Were there no other way of explaining a conversation concerning Miss Martineau, wbich passed between Captain Marryat and Mr Clay, we should infinitely prefer believing that the statesman of Kentucky had condescended to amuse himself, like his obscurer countrymen, with hoaxing the Captain, than that angry feelings towards Miss Martineau, for speaking of the homely' Clay, had provoked him to trespass upon the truth. But we are morally certain that there inust be some mistake somewhere. This supposition is so natural, that we feel no deeper explanation need be resorted to, in answer to the imputation that Miss Martineau visited the southern states under false colours. At the period in question, such an affectation upon her part would

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So great is the advantage of being acquainted with the subject upon which one has to write. The American navy employs about 85,000 scamen; of these, 30,000 are Englishmen. It is the English portion of her navy to which alone America has had 10 trust for the manning of her ships of war in past hostilities; and it is to the same that she would have to trust at present, were hostilities to be renewed 10-morrow. Therefore, in a naval war with America, whichever flag may triumph (the red cross or the stars), it is, in the strictest sense of the words, one naturalborn Englishman who beats another. Captain Marryat should know, and he assures us, that there is no character so devoid of principle as the British sailor and soldier; if they can get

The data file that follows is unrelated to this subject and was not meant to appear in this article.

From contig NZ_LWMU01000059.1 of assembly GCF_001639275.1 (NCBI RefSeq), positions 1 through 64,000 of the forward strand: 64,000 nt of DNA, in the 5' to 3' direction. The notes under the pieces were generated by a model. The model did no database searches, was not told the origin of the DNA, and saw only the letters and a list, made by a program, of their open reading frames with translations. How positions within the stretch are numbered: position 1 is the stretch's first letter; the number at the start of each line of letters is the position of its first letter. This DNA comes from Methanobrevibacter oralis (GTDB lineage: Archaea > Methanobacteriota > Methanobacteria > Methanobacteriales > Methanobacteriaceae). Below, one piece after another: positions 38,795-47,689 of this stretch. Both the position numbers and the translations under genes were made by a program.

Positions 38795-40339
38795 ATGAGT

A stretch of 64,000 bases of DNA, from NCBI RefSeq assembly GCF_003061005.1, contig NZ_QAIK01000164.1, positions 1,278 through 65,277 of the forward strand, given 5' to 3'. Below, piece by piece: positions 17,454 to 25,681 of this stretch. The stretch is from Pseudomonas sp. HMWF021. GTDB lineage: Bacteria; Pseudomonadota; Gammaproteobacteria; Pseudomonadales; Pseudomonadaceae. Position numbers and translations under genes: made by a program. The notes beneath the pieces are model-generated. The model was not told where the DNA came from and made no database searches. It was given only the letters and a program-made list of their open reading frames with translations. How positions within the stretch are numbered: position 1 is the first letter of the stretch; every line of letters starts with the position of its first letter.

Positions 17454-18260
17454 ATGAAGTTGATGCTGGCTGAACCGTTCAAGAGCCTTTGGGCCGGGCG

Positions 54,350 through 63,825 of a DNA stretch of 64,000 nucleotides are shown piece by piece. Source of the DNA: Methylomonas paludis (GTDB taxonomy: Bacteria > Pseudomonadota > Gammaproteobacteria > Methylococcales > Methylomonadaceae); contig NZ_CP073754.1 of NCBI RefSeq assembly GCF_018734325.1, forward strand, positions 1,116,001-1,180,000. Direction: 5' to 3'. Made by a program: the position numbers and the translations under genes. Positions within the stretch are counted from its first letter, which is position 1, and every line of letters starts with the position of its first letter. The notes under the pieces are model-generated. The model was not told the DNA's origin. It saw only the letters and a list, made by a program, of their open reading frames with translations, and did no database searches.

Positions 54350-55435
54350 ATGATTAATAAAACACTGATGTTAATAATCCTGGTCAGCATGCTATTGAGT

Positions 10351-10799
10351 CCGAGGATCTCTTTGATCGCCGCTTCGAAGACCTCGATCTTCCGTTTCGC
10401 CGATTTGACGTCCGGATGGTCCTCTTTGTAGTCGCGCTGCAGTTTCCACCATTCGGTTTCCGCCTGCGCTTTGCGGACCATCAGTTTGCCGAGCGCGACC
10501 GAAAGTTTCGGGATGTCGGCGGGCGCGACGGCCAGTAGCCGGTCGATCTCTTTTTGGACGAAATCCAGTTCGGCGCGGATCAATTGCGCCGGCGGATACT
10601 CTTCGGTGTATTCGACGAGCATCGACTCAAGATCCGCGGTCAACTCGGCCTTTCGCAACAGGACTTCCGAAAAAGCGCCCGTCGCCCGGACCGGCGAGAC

bigher wages, they never consider the justice of the cause, or whom they fight for. In the last campaign, our soldiers, when in America, went over by picquets. Better pay is at the bottom of all desertions from our national service. With regard to the navy, not a year ought to be lost by the Trinity House, the Admiralty, and the Legislature, in attending to Captain Marryat's judicious suggestions. The duties upon tonnage should be so altered, as to remove the encouragement to bad shipbuilding. Faster and more frequent voyages would give better freights; better freights could afford higher wages. The rate of sailors' pensions ought also to be revised, with the same view. Our suspended negotiations concerning the Right of Search, for the purpose of recovering our subjects from out of American ships; and also our whole practice of impressment, are part of the same considerations. Few questions are more important than the taking away all possible grounds of dissatisfaction between the two countries. For peace between England and America is the interest not only of England and America, but of mankind.